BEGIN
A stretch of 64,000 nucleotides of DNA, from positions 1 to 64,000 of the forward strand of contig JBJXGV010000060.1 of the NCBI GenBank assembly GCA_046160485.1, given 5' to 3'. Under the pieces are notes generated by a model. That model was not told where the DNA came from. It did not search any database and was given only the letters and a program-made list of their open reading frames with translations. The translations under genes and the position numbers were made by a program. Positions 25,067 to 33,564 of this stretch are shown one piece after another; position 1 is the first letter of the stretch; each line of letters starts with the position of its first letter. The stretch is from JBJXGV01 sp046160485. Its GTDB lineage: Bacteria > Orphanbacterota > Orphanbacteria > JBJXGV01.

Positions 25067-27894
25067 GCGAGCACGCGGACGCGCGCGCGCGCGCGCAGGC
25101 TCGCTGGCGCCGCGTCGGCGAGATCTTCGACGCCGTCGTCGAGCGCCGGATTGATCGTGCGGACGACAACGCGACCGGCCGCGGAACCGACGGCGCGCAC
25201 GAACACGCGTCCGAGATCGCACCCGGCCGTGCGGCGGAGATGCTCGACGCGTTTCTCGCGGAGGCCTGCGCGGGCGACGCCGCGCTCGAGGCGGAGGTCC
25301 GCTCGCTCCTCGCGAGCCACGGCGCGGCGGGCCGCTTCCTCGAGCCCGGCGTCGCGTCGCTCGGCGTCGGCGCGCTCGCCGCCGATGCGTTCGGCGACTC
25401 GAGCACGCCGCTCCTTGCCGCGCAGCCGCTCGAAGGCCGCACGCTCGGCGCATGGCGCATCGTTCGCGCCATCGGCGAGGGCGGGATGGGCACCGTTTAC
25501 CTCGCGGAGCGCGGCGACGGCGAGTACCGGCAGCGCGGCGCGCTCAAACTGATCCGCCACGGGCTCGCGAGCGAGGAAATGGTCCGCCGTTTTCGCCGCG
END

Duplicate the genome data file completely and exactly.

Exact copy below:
A stretch of 64,000 nucleotides of DNA, from positions 1 to 64,000 of the forward strand of contig JBJXGV010000060.1 of the NCBI GenBank assembly GCA_046160485.1, given 5' to 3'. Under the pieces are notes generated by a model. That model was not told where the DNA came from. It did not search any database and was given only the letters and a program-made list of their open reading frames with translations. The translations under genes and the position numbers were made by a program. Positions 25,067 to 33,564 of this stretch are shown one piece after another; position 1 is the first letter of the stretch; each line of letters starts with the position of its first letter. The stretch is from JBJXGV01 sp046160485. Its GTDB lineage: Bacteria > Orphanbacterota > Orphanbacteria > JBJXGV01.

Positions 25067-27894
25067 GCGAGCACGCGGACGCGCGCGCGCGCGCGCAGGC
25101 TCGCTGGCGCCGCGTCGGCGAGATCTTCGACGCCGTCGTCGAGCGCCGGATTGATCGTGCGGACGACAACGCGACCGGCCGCGGAACCGACGGCGCGCAC
25201 GAACACGCGTCCGAGATCGCACCCGGCCGTGCGGCGGAGATGCTCGACGCGTTTCTCGCGGAGGCCTGCGCGGGCGACGCCGCGCTCGAGGCGGAGGTCC
25301 GCTCGCTCCTCGCGAGCCACGGCGCGGCGGGCCGCTTCCTCGAGCCCGGCGTCGCGTCGCTCGGCGTCGGCGCGCTCGCCGCCGATGCGTTCGGCGACTC
25401 GAGCACGCCGCTCCTTGCCGCGCAGCCGCTCGAAGGCCGCACGCTCGGCGCATGGCGCATCGTTCGCGCCATCGGCGAGGGCGGGATGGGCACCGTTTAC
25501 CTCGCGGAGCGCGGCGACGGCGAGTACCGGCAGCGCGGCGCGCTCAAACTGATCCGCCACGGGCTCGCGAGCGAGGAAATGGTCCGCCGTTTTCGCCGCG